Q. What are the benefits of using mastitis PCR?
> Identifies pathogens responsible for 95% of clinical mastitis in New Zealand.4
> Increased sensitivity
- Up to 29% of clinical mastitis samples in New Zealand can be culture negative 1, 3, 4
- PCR has been shown to identify pathogenic bacteria in 43-52% of culture negative mastitis samples.2, 6
> Identification of pathogens in contaminated samples
- Up to 8% of samples from clinical mastitis in New Zealand will be contaminated which may obscure pathogen identification.1, 4
- PCR can still identify pathogens in contaminated samples.5
> Identification of pathogens despite previous treatment
> Can identify DNA from dead bacteria or those inhibited by inhibitory substances
> Inclusion of the most common β-lactamase penicillin resistance gene (blaZ)
> Inclusion of Mycoplasma bovis
Q. Can we test bulk milk BM samples?
Currently the mastitis PCR is not validated for use in bulk milk
Q. Does Mycoplasma bovis testing occur automatically on every sample?
No but it can be added if initial PCR is negative
Q. How is the β-lactamase penicillin resistance reported?
Presence or absence of the β-lactamase blaZ gene which is the most commonly identified penicillin resistance gene in staphylococci.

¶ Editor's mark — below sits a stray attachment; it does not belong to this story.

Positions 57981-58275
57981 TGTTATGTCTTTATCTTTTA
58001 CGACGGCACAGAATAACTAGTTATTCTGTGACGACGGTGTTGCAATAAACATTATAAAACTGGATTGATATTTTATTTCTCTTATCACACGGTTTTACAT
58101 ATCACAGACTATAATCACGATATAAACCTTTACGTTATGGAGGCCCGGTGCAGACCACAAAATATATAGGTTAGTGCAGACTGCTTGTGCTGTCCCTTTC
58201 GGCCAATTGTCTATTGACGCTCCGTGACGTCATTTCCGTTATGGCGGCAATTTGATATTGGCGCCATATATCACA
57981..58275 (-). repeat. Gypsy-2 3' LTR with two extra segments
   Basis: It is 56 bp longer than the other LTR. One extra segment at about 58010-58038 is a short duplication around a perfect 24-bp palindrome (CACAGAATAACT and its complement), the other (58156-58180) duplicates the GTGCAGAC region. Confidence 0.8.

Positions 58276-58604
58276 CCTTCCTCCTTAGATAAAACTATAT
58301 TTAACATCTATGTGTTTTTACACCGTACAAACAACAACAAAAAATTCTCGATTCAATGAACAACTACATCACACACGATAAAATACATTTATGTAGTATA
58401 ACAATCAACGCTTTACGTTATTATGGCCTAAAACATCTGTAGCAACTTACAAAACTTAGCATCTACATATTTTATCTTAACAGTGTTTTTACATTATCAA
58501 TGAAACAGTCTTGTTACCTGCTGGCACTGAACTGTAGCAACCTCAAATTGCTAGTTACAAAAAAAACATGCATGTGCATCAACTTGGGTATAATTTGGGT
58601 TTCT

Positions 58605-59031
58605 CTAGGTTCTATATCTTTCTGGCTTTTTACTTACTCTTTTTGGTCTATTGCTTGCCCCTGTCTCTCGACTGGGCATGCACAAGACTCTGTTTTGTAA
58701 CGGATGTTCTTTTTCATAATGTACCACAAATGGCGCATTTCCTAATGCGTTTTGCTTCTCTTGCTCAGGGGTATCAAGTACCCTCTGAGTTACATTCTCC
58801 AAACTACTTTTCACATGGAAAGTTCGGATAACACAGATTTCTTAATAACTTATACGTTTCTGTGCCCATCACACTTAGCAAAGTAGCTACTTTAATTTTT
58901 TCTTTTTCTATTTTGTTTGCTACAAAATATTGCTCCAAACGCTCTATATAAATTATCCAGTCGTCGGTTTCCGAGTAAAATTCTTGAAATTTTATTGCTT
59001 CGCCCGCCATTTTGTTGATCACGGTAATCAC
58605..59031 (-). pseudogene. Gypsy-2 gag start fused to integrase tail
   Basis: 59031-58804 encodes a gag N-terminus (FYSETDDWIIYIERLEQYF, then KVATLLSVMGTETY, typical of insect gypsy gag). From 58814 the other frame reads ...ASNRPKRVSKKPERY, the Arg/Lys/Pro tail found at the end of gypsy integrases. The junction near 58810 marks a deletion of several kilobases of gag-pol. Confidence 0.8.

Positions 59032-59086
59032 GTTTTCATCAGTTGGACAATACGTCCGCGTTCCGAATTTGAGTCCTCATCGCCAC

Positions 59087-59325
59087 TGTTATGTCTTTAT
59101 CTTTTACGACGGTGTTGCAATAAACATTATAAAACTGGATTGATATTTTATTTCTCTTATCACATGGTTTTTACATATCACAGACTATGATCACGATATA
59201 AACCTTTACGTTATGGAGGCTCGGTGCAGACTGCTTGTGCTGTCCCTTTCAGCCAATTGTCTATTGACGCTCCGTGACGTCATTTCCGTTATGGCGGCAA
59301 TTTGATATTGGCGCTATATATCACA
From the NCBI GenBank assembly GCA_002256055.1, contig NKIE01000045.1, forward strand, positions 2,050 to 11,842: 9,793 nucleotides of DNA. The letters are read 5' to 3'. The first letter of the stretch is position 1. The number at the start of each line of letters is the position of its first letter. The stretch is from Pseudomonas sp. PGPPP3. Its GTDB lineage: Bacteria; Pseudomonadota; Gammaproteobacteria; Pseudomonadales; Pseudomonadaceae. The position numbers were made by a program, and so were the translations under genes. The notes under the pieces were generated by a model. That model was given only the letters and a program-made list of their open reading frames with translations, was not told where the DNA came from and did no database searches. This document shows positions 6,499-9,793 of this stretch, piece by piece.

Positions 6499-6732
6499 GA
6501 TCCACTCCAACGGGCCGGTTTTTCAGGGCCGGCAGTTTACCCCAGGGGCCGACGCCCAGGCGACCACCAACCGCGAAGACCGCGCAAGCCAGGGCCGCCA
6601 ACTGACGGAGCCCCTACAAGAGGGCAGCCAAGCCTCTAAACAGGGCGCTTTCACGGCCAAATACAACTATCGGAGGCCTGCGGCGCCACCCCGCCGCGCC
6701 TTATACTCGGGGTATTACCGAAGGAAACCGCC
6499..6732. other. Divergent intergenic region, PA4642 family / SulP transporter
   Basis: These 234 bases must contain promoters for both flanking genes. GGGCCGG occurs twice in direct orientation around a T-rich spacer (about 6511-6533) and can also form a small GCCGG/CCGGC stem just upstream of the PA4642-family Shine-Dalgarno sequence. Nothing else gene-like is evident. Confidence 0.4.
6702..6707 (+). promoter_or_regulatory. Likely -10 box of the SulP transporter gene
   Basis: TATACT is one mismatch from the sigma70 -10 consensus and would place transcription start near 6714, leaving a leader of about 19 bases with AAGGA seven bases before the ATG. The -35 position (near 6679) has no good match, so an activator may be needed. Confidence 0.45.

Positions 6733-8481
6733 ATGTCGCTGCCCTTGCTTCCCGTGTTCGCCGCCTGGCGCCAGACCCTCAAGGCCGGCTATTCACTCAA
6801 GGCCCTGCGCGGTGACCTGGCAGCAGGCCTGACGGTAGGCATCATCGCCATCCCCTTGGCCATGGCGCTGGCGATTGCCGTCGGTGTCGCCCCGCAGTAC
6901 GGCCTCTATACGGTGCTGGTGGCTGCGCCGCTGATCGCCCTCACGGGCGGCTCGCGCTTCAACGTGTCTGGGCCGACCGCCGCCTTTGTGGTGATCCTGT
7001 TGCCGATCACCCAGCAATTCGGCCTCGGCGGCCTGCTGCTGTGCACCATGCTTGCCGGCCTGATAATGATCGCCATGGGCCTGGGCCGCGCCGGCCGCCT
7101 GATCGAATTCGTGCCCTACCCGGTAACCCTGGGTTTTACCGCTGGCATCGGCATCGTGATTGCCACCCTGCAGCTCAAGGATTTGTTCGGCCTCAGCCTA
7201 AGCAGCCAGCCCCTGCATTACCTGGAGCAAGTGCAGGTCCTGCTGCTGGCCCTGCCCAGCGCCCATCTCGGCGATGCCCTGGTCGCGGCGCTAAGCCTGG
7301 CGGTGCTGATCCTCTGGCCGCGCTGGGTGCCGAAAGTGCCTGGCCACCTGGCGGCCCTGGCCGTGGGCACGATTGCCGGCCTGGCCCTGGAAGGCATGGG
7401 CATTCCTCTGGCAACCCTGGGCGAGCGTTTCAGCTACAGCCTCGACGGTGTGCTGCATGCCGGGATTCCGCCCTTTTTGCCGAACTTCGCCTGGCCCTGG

Q. What does the β-lactamase result mean?
It means the Staphylococcus spp. will be resistant to Penicillin G.
Q. Can you get false positives?
As no mastitis diagnostic tests are 100% sensitive and specific, false positives and negatives can occur. The high sensitivity of the PCR may result in false positives in successfully treated quarters with dead organisms, spontaneously cured mastitis or samples contaminated with target organisms.
Q. What is the sensitivity and specificity of the PCR?
PCR is more sensitive than culture in that it can detect pathogens in culture negative samples. When compared with culture of the target pathogens during validation, there was strong correlation between mastitis PCR and routine culture.
Q. Can we hold samples and do sensitivity pending results of PCR?
Yes, but ideally culture should be performed within 48hrs of samples being received.
Q. If the PCR is negative does that mean there are no significant pathogens present?
No, it only means the target species are not present. If clinical signs and SCC results indicate an infection, culture and/or sensitivity testing are recommended (fresh sample preferable) to determine what other organisms may be present.